The act of eating can be a very intimate experience.

We love it, we desire it, taste it, we receive pleasure from it, we commune with it, we long for it, we get all excited when we have it, we might get a little afraid if it feels too good, we enjoy the feeling it gives us, and we literally consume it.

We take it inside us and swallow it. How’s that for intimacy?

Intimacy can profoundly fill us up.

So can food.

I meet a lot of people who have challenges with overeating, binge eating, emotional eating, appetite regulation, and other unwanted eating habits – and for some of them, at their core, is a desire for intimacy that’s been rerouted into the easiest available symbolic substitute – food.

On one level, there’s nothing wrong with this.

I’m not saying this is bad.

We’re human.

We’re not perfect.

Sometimes, we need some good symbolic substitutes. It keeps us going.

It helps us during the tough times. It can often bridge the gap.

The challenge happens when we rely too much on food as our source of intimacy.

So it’s a great question to ask yourself – if I have an eating challenge, how might it be connected to my experience or desire for intimacy?

Sometimes, we don’t fully own and acknowledge our deep desire for intimacy in our life.

We like to make the world think that we’re independent.

We want to show everyone we can do it alone.

We want to be self-sufficient.

All that is fine, except when it masks a deeper truth.

If intimacy is important for us, lets own it.

I think that far too many people make the mistake of getting stuck in the quick-fix solution.

Meaning, if I can have the depth and intimacy I want, then I might as well eat and forget about the rest.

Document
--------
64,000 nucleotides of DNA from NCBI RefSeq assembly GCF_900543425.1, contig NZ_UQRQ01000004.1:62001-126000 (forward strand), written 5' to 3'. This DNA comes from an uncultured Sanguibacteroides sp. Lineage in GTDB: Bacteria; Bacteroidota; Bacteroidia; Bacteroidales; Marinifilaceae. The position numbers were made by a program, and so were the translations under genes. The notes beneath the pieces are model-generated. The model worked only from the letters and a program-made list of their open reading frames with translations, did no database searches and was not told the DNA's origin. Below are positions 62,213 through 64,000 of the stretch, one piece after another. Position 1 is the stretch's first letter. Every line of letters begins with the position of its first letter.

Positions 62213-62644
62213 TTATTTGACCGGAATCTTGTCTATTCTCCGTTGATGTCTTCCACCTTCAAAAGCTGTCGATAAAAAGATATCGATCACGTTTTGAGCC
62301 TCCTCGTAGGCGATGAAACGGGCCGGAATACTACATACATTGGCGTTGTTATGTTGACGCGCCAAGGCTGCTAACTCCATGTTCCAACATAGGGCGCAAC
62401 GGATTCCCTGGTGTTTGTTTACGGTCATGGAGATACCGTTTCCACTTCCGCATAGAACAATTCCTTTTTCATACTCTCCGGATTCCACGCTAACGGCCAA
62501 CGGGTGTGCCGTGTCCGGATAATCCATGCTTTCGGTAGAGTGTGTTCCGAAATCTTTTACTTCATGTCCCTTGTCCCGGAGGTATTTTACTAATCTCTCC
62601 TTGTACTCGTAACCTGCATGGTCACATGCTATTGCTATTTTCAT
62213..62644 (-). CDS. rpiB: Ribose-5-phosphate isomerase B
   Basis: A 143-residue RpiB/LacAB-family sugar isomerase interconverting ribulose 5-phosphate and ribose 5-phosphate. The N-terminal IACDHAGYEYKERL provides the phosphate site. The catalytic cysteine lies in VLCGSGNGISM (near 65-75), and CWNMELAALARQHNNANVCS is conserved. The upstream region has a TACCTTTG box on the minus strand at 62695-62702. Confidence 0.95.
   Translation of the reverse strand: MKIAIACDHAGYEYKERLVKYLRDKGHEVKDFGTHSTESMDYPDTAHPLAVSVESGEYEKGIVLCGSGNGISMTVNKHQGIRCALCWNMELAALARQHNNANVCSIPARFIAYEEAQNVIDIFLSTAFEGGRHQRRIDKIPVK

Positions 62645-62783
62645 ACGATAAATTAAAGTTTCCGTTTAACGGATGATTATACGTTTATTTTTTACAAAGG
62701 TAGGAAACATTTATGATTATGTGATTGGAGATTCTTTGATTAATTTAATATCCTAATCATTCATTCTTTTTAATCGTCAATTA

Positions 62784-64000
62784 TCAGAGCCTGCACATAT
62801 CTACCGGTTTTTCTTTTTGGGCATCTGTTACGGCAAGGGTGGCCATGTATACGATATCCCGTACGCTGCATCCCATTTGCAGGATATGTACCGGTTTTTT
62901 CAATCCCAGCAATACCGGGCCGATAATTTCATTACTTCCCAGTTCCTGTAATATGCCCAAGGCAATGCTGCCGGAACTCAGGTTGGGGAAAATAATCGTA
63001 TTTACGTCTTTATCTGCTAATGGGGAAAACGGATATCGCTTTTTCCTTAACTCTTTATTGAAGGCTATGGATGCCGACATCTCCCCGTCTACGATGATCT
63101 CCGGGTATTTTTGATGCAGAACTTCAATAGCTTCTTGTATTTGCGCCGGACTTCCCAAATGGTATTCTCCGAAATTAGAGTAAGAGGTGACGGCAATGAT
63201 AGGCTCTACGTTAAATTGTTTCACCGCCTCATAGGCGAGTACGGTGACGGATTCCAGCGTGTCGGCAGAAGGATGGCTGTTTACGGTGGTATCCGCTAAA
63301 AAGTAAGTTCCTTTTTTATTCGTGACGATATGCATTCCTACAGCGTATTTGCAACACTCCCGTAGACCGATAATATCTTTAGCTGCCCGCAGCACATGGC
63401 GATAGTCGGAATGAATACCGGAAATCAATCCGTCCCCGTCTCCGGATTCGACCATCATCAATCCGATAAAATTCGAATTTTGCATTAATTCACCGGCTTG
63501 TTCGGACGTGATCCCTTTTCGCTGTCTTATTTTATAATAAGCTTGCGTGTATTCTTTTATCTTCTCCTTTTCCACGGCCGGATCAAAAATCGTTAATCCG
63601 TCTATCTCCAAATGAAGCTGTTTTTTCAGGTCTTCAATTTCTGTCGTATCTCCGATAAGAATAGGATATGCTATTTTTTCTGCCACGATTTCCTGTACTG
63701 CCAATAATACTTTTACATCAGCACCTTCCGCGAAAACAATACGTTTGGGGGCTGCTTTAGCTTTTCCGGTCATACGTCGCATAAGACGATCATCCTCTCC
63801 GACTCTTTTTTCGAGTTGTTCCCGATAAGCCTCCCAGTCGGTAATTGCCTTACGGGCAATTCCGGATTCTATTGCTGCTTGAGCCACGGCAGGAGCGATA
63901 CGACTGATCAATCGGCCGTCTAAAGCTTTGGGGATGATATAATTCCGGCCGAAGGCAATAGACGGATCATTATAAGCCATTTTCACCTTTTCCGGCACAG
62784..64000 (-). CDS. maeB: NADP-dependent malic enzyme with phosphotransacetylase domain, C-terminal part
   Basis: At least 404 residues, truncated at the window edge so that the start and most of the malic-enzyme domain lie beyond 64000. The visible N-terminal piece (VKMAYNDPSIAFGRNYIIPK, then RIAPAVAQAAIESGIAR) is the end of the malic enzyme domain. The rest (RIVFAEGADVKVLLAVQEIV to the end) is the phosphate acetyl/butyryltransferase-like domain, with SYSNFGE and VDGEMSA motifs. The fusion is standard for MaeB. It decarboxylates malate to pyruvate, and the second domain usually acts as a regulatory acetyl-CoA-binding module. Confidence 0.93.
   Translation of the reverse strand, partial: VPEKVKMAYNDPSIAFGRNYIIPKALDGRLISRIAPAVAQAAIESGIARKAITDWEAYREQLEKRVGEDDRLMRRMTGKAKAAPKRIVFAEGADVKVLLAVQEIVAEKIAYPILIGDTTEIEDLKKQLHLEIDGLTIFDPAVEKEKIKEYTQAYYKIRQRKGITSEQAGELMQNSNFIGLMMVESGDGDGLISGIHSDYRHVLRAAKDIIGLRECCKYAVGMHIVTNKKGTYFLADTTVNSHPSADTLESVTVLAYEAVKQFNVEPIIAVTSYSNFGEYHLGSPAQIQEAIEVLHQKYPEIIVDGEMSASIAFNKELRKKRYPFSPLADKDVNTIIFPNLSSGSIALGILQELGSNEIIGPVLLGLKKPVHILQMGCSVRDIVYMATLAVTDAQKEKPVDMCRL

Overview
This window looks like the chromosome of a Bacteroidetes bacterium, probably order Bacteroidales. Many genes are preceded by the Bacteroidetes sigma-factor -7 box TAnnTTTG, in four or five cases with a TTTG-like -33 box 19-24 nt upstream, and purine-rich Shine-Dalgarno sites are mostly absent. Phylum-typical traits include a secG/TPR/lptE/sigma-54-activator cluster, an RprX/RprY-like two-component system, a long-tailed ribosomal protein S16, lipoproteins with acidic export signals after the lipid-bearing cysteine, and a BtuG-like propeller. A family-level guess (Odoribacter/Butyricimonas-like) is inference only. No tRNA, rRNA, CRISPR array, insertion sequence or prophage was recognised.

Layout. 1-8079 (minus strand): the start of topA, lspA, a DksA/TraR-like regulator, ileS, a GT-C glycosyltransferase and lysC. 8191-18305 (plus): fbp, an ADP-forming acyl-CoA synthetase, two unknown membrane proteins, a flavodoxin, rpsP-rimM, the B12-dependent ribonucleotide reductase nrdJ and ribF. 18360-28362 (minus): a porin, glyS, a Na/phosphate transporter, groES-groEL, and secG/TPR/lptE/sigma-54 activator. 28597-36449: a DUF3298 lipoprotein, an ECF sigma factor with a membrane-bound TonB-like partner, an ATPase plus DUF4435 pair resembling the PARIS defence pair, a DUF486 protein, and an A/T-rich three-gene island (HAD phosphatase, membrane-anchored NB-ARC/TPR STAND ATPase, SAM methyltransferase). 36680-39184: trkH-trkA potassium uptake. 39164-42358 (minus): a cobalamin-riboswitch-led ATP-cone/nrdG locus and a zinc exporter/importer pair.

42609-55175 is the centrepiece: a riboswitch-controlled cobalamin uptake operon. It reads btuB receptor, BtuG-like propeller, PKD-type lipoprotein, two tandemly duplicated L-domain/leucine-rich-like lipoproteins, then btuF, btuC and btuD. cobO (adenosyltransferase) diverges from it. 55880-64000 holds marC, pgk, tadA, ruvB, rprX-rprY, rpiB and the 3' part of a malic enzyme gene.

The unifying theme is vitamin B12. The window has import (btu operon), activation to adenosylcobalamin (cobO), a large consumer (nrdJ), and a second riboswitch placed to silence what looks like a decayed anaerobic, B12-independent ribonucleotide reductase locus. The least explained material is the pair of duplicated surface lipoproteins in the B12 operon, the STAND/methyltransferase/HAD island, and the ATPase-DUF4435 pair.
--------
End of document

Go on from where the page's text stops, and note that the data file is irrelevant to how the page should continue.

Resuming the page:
Perhaps one of the first steps to truly attracting intimacy into our life is to first become more intimate with self.

One of the great ways to become more intimate with self is to do an honest inventory of who we are and what we truly want at the deepest level of our being.

When we touch that place, there’s a magic that’s instantaneously born.

And from there, so many good things are possible.

Share this post

Join the Conversation!

Post a Comment

Your email is never published nor shared. Required fields are marked *


You may use these HTML tags and attributes: <a href="" title=""> <abbr title=""> <acronym title=""> <b> <blockquote cite=""> <cite> <code> <del datetime=""> <em> <i> <q cite=""> <s> <strike> <strong>


Emily Rosen is the co-owner and CEO of the Institute for the Psychology of Eating where she oversees business development strategies, student affairs, marketing and public relations, and keeps a pulse on the fields of eating psychology and nutrition to ensure the Institute’s position as a leader worldwide. Emily makes things happen. Her passion for health and transformation has provided her the opportunity to speak and present internationally and be at the forefront of a new generation of women leaders committed to making a heartfelt difference in the world. Her tireless work and faithful commitment have touched the lives of millions of fans and followers worldwide.